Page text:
The Historic American Buildings Survey (HABS) and the Historic American Engineering Record (HAER) collections document achievements in architecture, engineering, and design in the United States, including the Hamilton Grange National Memorial. Named after his family's ancestral home in Scotland, Hamilton lived in "the Grange" from 1802-04.

Teachers Page

Primary Source Set: Alexander Hamilton

This Primary Source Set includes manuscripts, images, maps, and analysis tools to help teach about Alexander Hamilton.

Today in History

January 11

Alexander Hamilton, the first treasury secretary of the United States, was born on January 11 in either 1755 or 1757, on the Caribbean island of Nevis in the British West Indies. Hamilton claimed 1757 as his birth year, but probate papers recorded shortly after his mother’s death indicate that 1755 is the correct year.

February 17

On February 17, 1801, presidential candidate Thomas Jefferson won support of a majority of congressional representatives and was elected president over Aaron Burr. Just three years after his vice-presidential inauguration, Burr shot and fatally wounded Alexander Hamilton in a duel. Hamilton, a longtime political antagonist of Burr, played a key role in breaking the congressional stalemate in Jefferson's favor.

July 11

At dawn on the morning of July 11, 1804, political antagonists and personal enemies Alexander Hamilton and Aaron Burr met on the heights of Weehawken, New Jersey, to settle their longstanding differences with a duel. The participants fired their pistols in close succession. Burr's shot met its target immediately, fatally wounding Hamilton and leading to his death the following day. Burr escaped unharmed.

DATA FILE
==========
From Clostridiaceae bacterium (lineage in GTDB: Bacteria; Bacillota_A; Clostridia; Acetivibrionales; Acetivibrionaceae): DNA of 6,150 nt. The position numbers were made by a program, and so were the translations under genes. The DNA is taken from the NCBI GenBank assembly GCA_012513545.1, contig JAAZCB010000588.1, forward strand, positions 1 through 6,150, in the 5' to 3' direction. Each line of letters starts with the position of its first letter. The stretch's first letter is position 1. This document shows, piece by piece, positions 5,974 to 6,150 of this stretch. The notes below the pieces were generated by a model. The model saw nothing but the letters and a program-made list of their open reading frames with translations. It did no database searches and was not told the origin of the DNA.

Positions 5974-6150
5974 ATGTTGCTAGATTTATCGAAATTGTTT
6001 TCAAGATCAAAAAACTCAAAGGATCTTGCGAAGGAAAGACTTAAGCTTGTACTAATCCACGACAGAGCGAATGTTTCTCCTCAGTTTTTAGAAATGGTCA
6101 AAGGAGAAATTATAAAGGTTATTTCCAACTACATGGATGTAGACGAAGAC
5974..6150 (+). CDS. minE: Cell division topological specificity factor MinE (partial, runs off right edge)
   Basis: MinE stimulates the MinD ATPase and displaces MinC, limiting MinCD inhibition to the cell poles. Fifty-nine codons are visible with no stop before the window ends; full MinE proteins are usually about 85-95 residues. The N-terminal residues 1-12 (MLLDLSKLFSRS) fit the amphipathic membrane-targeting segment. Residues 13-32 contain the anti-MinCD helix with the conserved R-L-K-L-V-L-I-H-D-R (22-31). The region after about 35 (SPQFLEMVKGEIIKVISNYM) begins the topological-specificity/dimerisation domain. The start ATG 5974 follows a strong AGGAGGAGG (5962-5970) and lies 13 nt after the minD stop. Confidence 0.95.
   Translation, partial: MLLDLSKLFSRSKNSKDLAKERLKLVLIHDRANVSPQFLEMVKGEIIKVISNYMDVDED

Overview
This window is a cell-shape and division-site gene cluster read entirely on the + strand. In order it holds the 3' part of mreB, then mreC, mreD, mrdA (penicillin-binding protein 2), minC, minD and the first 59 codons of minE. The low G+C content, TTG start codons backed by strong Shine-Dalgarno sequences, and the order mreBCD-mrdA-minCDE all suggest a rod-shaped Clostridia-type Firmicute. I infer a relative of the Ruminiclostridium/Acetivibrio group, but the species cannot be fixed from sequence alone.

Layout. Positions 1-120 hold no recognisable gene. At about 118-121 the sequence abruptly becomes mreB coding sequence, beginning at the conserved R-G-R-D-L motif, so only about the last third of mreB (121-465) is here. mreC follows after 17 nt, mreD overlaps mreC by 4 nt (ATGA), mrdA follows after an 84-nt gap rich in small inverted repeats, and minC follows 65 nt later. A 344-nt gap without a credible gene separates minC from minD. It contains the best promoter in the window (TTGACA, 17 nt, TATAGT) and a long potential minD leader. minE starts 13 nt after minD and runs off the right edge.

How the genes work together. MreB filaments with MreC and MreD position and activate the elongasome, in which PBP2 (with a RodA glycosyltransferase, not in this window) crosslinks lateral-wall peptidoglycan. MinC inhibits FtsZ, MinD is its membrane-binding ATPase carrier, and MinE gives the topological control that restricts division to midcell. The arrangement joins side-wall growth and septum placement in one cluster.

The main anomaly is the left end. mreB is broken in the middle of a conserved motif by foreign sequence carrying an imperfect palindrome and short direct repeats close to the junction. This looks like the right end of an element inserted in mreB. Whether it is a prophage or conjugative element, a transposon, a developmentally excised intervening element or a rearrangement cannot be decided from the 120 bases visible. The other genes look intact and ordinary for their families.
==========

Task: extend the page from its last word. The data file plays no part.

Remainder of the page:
July 17

On July 17, 1754, King's College opened in New York City. The Anglican academy later became the venerable institution, Columbia University. Alexander Hamilton attended King's College from 1774–76.

September 17

On September 17, 1787, members of the Constitutional Convention signed the final draft of the Constitution.

October 27

The first in a series of eighty-five essays by "Publius," the pen name of Alexander Hamilton, James Madison, and John Jay, appeared in the New York Independent Journal on October 27, 1787. "Publius" urged New Yorkers to support ratification of the Constitution approved by the Constitutional Convention on September 17, 1787.

Virtual Programs and Services

Digital Reference Section Web Guides

The American Founders Online: An Annotated Guide to Their Papers and Publications

The digital resources described in this guide provide online access, in varying degrees, to the personal papers and/or publications of the major founders of the American Republic, including Alexander Hamilton.

Primary Documents in American History

This site offers a list of some of the most important documents in American history from 1763 to 1877. Each document has a page with background information, links to digital material associated with the documents, and bibliographies for both adult and young readers. Many of the documents contain information related to Alexander Hamilton, including the Constitution, the Federalist Papers, and Washington's Farewell Address.


Ron Chernow

Ron Chernow discusses his book Alexander Hamilton at the 2004 National Book Festival.

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  September 20, 2018